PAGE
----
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-- (Morgan-Short, K., Sanz, C., Steinhauer, K., & Ullman, M.T.) (2010). Second language acquisition of gender agreement in explicit and implicit training conditions: An event-related potential study. Language Learning, 60, 154-193.

Abstract: This study employed an artificial language learning paradigm together with a combined behavioral/event-related potential (ERP) approach to examine the neurocognition of the processing of gender agreement, an aspect of inflectional morphology that is problematic in adult second language (L2) learning. Subjects learned to speak and comprehend an artificial language under either explicit (classroomlike) or implicit (immersionlike) training conditions. In each group, both noun-article and noun-adjective gender agreement processing were examined behaviorally and with ERPs at both low and higher levels of proficiency. Results showed that the two groups learned the language to similar levels of proficiency but showed somewhat different ERP patterns. At low proficiency, both types of agreement violations (adjective, article) yielded N400s, but only for the group with implicit training. Additionally, noun-adjective agreement elicited a late N400 in the explicit group at low proficiency. At higher levels of proficiency, noun-adjective agreement violations elicited N400s for both the explicit and implicit groups, whereas noun-article agreement violations elicited P600s for both groups. The results suggest that interactions among linguistic structure, proficiency level, and type of training need to be considered when examining the development of aspects of inflectional morphology in L2 acquisition.

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-- (Itzhak, I., Pauker, E., Drury, J.E., Baum, S.R., & Steinhauer, K.) (2010). Event-related potentials show online influence of lexical biases on prosodic processing. NeuroReport, 21, 8-13.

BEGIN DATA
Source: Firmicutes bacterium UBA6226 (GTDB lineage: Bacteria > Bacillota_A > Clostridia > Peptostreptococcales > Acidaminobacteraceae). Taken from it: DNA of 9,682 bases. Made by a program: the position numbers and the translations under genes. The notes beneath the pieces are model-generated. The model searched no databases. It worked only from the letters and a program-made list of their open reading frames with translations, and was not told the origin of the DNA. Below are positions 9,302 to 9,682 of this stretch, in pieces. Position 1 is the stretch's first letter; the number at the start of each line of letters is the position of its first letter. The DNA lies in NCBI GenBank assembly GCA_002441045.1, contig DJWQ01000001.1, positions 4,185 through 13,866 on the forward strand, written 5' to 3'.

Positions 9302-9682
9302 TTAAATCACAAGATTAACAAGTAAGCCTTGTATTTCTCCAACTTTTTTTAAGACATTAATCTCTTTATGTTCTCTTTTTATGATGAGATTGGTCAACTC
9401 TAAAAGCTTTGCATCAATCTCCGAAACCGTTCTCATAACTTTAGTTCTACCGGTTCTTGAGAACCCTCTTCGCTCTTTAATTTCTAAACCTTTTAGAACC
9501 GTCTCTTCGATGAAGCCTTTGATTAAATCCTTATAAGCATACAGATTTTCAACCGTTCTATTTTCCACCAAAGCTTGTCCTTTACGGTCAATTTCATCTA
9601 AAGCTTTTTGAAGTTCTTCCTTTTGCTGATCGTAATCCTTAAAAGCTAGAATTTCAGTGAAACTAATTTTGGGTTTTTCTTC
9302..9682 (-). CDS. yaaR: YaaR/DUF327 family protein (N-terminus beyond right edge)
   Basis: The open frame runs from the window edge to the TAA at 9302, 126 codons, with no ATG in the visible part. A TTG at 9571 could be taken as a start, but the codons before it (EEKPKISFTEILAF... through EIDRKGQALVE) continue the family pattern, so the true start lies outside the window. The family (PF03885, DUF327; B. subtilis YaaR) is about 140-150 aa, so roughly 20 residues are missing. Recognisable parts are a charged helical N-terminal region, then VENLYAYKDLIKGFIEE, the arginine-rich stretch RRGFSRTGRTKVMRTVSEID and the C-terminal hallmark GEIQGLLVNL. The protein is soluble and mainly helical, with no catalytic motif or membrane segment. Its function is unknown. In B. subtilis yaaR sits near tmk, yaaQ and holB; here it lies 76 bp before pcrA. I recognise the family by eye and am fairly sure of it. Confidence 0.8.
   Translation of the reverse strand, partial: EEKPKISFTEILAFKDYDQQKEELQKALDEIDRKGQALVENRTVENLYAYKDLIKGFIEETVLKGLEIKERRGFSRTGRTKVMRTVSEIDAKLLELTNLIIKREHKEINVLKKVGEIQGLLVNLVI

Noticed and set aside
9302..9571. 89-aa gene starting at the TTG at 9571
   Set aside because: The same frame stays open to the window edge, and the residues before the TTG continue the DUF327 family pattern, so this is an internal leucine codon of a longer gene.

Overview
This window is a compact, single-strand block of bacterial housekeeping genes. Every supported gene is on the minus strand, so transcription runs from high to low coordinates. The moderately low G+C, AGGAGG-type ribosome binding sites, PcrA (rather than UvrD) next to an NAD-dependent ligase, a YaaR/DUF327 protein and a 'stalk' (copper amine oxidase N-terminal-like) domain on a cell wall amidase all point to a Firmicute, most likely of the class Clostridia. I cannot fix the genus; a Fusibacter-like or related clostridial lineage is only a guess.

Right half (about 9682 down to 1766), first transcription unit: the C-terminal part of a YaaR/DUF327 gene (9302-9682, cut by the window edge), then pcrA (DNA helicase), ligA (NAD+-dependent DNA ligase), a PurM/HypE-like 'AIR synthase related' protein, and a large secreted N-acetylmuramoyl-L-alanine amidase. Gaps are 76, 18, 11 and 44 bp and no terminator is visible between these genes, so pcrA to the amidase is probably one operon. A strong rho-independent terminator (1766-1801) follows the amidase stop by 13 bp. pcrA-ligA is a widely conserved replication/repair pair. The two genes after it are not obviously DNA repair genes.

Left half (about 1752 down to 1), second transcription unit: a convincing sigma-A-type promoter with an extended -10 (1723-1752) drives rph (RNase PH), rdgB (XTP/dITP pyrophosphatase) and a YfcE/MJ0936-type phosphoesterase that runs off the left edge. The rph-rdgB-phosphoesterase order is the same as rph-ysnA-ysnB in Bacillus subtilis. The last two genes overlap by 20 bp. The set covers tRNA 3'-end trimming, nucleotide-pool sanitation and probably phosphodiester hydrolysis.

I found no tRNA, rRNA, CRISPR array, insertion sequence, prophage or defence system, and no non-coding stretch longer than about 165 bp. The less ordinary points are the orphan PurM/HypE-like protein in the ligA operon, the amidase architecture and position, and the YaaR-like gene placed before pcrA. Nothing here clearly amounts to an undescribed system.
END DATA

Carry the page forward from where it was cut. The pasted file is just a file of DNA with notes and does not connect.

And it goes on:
Abstract: This event-related potential study examined how the human brain integrates (i) structural preferences, (ii) lexical biases, and (iii) prosodic information when listeners encounter ambiguous 'garden path' sentences. Data showed that in the absence of overt prosodic boundaries, verb-intrinsic transitivity biases influence parsing preferences (late closure) online, resulting in a larger P600 garden path effect for transitive than intransitive verbs. Surprisingly, this lexical effect was mediated by prosodic processing, a closure positive shift brain response was elicited in total absence of acoustic boundary markers for transitively biased sentences only. Our results suggest early interactive integration of hierarchically organized processes rather than purely independent effects of lexical and prosodic information. As a primacy of prosody would predict, overt speech boundaries overrode both structural preferences and transitivity biases.

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-- (Royle, P., Drury, J.E., Bourguignon, N. & Steinhauer, K.) (2010). Morphology and word recognition: An ERP approach. In H. Melinda (Ed.), Proceedings of the 2010 annual conference of the Canadian Linguistic Association, 1-13.
-- (Abada, S., Steinhauer, K., Drury, J.E., & Baum, S.R.) (2010). Age differences in electrophysiological correlates of cross-modal interpretation. Speech Prosody 2010 Proceedings,100346 pp.1-4.

Abstract: Research shows that older adults may be more sensitive than young adults to prosody, although performance varies depending on task requirements. Here we used electroencephalography to examine responses to simple phrases produced with an Early or Late boundary, presented with matching or mismatching visual displays. While some older adults successfully detected prosodic mismatches, many failed to do so. Nonetheless, mismatches elicited a P600-like positivity in all participants. Those individuals who accurately judged prosody also displayed a second negative-going prosodic mismatch response. Findings show that older adults vary in their reliance on prosody, as reflected both in behavioral and ERP responses.

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Dr. Elin Thordardottir
THORDARDOTTIR, E. (2010). Towards evidence based practice in language intervention for bilingual children. Journal of Communication Disorders, 43, 523-537.